Since you are adjusting your spokes, how about checking if your bike chain needs to be tightened?

Using The TM1 

To use the tool, you must know the diameter of the spoke along with its material. The wheel I am demonstrating has round steel spokes. The diameter in the middle of the spoke was 1.8mm. Now, when using the TM1, place the two fixed posts on the narrowest parts of your spoke. That will usually be the middle of your spoke. 

Whatever reading you get, consult the tm1 chart. Find your wheel type section and navigate to your diameter section. On the tire that I just mentioned, I got a reading of 15. So going to the round steel spoke section on the chart, and finding my diameter section of 1.8 mm, I referred to the reading I got 15. The reading numbering is mentioned on the left end. 

This placed my spoke tension at 58. Remember I told you to consult the rim manufacturer’s website to find the actual spoke tension? This is where it comes in handy. Whatever tension you get, consult the website to know where you stand.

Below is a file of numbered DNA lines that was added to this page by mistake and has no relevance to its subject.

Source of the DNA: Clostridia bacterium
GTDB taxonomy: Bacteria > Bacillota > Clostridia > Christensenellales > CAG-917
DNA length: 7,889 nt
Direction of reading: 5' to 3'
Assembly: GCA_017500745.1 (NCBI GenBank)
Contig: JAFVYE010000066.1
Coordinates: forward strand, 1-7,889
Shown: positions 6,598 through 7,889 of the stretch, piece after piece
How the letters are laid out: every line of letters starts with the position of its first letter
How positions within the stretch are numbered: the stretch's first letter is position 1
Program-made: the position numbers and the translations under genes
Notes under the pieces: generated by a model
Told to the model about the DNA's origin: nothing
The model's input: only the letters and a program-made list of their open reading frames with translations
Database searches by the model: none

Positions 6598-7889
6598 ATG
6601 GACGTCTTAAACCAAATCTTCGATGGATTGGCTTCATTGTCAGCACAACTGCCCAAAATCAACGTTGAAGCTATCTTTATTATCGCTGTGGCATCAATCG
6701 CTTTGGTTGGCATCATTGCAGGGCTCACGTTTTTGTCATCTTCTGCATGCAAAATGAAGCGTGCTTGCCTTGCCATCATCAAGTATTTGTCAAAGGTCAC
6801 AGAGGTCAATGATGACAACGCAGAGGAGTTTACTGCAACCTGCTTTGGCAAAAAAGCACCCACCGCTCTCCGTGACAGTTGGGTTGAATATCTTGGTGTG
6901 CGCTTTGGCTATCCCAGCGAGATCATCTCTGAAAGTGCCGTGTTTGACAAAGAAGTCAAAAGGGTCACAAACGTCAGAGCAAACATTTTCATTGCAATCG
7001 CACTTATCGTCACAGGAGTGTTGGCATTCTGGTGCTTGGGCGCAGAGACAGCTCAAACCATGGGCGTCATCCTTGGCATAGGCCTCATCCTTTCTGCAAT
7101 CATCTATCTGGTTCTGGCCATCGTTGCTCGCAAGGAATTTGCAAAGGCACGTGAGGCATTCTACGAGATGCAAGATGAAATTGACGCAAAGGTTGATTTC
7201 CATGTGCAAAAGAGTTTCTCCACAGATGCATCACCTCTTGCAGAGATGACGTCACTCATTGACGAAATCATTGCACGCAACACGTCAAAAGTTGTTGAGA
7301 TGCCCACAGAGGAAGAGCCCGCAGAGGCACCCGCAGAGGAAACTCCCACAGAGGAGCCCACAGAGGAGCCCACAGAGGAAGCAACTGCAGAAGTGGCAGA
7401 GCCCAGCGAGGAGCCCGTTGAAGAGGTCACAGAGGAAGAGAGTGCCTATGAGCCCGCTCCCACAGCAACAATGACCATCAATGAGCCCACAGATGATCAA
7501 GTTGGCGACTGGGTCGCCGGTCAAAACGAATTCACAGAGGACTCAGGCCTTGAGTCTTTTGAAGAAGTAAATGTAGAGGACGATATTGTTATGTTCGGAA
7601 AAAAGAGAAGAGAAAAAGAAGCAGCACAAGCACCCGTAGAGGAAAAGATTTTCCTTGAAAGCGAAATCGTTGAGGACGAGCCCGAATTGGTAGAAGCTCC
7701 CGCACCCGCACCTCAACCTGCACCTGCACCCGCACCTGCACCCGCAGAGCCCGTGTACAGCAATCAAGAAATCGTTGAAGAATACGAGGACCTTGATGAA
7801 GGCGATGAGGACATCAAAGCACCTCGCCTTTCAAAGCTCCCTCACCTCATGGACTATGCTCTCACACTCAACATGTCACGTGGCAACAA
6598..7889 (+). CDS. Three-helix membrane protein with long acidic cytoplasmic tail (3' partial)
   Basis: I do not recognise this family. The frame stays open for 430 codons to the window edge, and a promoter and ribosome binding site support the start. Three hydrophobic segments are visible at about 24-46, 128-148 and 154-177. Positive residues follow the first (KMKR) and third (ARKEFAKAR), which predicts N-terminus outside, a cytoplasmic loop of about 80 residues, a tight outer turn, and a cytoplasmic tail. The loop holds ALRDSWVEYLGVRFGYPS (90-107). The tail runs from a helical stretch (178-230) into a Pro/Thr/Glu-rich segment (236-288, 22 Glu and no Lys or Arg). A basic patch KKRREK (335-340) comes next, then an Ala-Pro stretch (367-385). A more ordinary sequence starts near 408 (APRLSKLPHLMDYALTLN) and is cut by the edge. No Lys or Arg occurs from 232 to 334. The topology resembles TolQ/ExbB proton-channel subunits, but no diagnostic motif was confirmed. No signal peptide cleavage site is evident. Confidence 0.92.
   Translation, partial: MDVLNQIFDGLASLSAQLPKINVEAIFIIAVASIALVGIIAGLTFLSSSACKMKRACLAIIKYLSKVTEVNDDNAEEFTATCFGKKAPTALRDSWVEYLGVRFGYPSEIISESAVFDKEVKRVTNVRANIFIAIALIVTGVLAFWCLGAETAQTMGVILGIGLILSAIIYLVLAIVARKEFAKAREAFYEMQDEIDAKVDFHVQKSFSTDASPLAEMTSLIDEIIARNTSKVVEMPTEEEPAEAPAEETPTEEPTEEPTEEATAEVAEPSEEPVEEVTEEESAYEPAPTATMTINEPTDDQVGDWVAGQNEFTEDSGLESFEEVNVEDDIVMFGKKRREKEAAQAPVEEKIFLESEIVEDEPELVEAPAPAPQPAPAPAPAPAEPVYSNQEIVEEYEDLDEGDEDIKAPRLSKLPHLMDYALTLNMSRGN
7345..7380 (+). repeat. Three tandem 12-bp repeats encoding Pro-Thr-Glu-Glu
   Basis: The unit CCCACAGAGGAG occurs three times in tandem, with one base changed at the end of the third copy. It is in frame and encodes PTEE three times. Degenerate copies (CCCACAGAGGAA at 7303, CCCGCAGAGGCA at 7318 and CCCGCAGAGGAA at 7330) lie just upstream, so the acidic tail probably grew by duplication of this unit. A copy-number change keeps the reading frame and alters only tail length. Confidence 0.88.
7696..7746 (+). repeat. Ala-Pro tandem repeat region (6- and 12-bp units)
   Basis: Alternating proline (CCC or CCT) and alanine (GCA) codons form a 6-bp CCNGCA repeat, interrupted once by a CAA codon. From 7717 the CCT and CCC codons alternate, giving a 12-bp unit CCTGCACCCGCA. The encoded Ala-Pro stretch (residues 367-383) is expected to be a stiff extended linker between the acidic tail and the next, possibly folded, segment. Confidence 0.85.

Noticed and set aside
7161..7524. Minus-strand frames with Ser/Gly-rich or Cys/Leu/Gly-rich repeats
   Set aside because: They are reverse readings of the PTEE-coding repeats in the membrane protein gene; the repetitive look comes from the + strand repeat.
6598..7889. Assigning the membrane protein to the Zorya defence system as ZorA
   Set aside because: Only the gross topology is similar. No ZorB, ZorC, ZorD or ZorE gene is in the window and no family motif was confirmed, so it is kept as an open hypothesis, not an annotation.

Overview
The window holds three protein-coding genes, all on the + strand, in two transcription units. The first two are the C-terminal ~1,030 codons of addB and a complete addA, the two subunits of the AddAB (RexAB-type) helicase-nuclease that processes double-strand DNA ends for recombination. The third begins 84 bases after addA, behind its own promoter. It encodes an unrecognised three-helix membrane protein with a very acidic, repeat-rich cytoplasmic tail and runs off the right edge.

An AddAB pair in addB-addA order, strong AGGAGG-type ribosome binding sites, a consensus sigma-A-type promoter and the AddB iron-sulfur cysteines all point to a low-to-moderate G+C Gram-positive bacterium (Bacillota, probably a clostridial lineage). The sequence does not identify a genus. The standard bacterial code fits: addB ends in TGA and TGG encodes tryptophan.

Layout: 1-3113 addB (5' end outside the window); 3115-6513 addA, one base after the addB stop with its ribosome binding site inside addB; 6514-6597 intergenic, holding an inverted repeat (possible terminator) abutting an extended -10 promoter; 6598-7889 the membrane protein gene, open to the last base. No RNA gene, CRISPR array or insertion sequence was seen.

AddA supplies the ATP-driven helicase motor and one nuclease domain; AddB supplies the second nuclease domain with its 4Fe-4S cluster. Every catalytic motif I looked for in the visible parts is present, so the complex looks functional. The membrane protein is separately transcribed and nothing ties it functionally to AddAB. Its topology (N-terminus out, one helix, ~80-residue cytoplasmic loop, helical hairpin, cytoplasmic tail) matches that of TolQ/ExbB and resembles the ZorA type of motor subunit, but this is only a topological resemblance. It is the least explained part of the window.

My rim manufacturer calls out for a max tension of 110 kgf. Which means my tension goal should be 100 kgf. This means that for my spoke, the reading must be between 20 and 21. 

Tip: Check the entire side of the wheel before you start making adjustments. Jolt down your results. This will sort out things for you.

Discover how to true a bike wheel and keep it running smoothly with our comprehensive guide.

Step 2: Get Familiar With Your Bracing Angle 

It is possible that you get a different reading on the rear wheels as compared to your front wheels. The reading might be on the lower end. This is because, on rear bike tires, all spokes are coming out of the hub at different angles. This exit angle of the spoke from the hub is called the bracing angle. When your wheel has more angles, it has a more mechanical advantage and requires less tension as compared to the opposing side. This is more common on rear and front wheels with rotors.